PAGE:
Minneapolis officials detail crisis response updates following George Floyd report

One year after initially receiving an after-action report detailing the city and state’s collective response to the George Floyd protest and riots, Minneapolis city leaders outlined efforts to ensure the systemic communication failures found could be prevented in future events.

"This is about learning from our mistakes and making sure we’re prepared when emergency strikes, and making sure our lines of communication are open. We’re not ignoring the reality of what happened. In fact, we are recognizing it," Mayor Jacob Frey said Thursday in a news conference. "The next time something goes down, we will be prepared as a city."

On March 8, 2022, the Minneapolis City Council received an after-action report on the city's response to the protests and riots in Minneapolis following the murder of George Floyd. 

Conducted by an independent firm, the report detailed the city's failures that resulted in the loss of the Minneapolis Police Department’s third precinct, and hundreds of small businesses along Lake Street. Following its release, FOX 9 detailed three key takeaways and findings

The after-action review was highly critical of the way Mayor Frey and city hall functioned, citing disarray, confusion among department heads over leadership structure particularly at the Minneapolis Police Department, as well as the delayed deployment of the National Guard. Mayor Frey promised major improvements have been made in the years since, but the work to improve is ongoing.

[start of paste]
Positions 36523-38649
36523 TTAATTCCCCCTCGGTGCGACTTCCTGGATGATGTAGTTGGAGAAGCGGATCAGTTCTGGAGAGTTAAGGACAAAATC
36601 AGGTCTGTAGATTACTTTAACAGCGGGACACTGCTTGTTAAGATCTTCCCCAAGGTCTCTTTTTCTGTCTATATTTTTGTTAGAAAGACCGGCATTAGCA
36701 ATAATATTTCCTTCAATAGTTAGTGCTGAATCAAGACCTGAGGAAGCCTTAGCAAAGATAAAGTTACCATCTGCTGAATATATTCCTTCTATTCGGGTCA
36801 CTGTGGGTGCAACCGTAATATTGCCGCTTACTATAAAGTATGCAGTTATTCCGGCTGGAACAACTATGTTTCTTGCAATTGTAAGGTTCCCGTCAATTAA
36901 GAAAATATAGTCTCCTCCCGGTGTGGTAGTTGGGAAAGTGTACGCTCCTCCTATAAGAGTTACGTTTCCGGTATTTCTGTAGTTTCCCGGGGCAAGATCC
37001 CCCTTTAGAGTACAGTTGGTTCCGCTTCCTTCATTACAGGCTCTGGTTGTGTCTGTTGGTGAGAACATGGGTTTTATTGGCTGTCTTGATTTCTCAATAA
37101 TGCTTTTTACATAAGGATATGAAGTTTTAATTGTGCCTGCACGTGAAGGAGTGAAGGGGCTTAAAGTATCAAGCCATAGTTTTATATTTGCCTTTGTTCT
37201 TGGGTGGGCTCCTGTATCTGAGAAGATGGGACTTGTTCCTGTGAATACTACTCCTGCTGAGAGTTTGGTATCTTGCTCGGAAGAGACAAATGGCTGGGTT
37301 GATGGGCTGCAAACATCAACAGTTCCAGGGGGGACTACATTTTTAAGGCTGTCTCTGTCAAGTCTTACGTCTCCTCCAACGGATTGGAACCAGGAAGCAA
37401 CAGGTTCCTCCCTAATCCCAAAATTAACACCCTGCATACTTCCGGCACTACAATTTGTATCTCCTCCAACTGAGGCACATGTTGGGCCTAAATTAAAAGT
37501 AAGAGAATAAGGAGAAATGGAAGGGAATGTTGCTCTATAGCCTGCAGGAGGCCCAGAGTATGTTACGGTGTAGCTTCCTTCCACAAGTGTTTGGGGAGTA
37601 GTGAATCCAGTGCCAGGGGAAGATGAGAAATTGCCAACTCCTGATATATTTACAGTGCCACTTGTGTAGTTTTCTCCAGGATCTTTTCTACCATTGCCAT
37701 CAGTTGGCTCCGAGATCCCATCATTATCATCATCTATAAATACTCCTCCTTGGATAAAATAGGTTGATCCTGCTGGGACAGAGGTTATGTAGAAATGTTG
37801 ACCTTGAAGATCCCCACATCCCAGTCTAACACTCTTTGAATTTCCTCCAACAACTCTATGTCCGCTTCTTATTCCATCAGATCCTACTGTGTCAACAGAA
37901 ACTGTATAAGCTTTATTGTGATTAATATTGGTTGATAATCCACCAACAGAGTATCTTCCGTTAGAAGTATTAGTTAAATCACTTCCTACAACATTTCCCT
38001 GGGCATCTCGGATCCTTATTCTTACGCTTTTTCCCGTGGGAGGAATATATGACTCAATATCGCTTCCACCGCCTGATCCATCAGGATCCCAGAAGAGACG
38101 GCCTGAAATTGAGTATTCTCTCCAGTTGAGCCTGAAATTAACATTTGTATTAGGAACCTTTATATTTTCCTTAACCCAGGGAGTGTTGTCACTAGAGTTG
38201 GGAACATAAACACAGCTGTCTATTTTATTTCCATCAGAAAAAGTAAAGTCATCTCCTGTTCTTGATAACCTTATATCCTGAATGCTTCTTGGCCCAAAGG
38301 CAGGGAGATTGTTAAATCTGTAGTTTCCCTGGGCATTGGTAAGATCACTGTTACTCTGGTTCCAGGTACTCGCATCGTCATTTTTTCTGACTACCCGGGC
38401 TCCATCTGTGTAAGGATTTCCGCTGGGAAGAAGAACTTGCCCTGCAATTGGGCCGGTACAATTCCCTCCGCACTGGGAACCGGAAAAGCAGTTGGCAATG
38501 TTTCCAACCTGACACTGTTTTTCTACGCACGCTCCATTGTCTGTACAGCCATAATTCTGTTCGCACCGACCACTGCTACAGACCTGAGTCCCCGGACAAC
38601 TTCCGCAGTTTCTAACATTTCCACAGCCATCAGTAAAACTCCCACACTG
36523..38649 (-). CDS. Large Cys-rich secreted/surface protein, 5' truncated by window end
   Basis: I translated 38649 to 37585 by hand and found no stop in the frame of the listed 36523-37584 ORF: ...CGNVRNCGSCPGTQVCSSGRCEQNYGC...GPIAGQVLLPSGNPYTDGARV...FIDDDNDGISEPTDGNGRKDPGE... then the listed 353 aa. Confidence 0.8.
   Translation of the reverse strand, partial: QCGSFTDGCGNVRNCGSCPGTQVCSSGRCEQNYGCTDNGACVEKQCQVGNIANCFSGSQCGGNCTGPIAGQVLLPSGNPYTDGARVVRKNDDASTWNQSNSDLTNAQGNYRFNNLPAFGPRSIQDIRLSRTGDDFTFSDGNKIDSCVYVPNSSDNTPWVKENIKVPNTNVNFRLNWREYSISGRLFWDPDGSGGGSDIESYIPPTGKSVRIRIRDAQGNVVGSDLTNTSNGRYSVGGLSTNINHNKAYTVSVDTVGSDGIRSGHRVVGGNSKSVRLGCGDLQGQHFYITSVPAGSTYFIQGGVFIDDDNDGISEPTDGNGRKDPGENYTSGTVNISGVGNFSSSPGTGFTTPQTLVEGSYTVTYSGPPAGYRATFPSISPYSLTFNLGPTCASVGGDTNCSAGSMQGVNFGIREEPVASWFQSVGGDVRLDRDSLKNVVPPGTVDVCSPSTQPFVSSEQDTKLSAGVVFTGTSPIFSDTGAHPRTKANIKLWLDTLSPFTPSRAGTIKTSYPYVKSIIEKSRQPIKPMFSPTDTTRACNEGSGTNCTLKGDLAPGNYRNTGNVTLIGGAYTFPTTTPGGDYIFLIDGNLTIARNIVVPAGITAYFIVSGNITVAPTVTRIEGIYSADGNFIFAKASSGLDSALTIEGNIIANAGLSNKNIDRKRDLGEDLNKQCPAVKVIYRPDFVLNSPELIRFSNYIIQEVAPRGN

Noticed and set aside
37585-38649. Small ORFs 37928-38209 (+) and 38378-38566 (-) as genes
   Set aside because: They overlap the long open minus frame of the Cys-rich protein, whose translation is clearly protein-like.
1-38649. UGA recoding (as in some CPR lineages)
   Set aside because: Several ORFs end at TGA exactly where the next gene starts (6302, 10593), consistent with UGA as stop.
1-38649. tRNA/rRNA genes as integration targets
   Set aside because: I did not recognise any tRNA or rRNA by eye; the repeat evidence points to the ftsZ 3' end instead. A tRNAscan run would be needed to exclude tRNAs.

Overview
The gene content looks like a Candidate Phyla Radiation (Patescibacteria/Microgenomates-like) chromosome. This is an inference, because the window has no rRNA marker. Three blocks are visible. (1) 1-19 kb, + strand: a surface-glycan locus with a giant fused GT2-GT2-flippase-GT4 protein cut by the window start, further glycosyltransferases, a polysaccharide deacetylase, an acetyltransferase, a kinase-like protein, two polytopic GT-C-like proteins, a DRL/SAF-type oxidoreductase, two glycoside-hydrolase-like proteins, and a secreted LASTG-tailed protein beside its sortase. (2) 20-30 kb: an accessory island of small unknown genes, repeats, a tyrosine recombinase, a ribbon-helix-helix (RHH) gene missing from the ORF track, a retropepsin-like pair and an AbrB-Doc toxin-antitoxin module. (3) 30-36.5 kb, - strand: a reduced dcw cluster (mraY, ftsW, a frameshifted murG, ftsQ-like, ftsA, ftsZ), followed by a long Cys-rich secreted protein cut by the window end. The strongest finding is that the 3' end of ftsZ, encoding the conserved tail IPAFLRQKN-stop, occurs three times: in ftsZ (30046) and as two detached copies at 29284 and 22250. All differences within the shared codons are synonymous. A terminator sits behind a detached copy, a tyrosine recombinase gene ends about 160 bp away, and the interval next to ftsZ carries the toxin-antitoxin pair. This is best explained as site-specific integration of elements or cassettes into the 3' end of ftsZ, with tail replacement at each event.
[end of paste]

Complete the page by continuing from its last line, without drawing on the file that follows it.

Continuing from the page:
"We could be fully, 100% prepared with a full plan in place and still be overwhelmed," said Frey.

After reviewing more than 30 hours of body-cam footage and conducting interviews with dozens of officers, the report concluded that rank-and-file officers responding to the unrest not only lacked clear orders or communication from command staff, they also "were not provided with consistent rules of engagement or control," especially as it concerned the use of "less-lethal" rounds and chemical munitions. 

In response, the city launched the National Incident Management System Reset (NIMS) project in 2022 designed to, "improve the city’s ability to use its incident Command Center, Emergency Operations Center, Joint Information System and multi-agency groups to manage complex incidents."

Run by the Federal Government and FEMA, Frey hopes an Integrated Emergency Management Course will be held in 2024. Implementation of NIMS is the first of five strategies that city leaders will use to correct the city’s response systems.

The report provided 27 recommendations to improve upon, Mayor Frey reported the city has already successfully completed 17 of those recommendations with the other 10 currently in progress.

Another area of improvement has been the change to the "strong Mayor" system of executive powers that provides a clearer direction of authority for departments, Frey said on Thursday.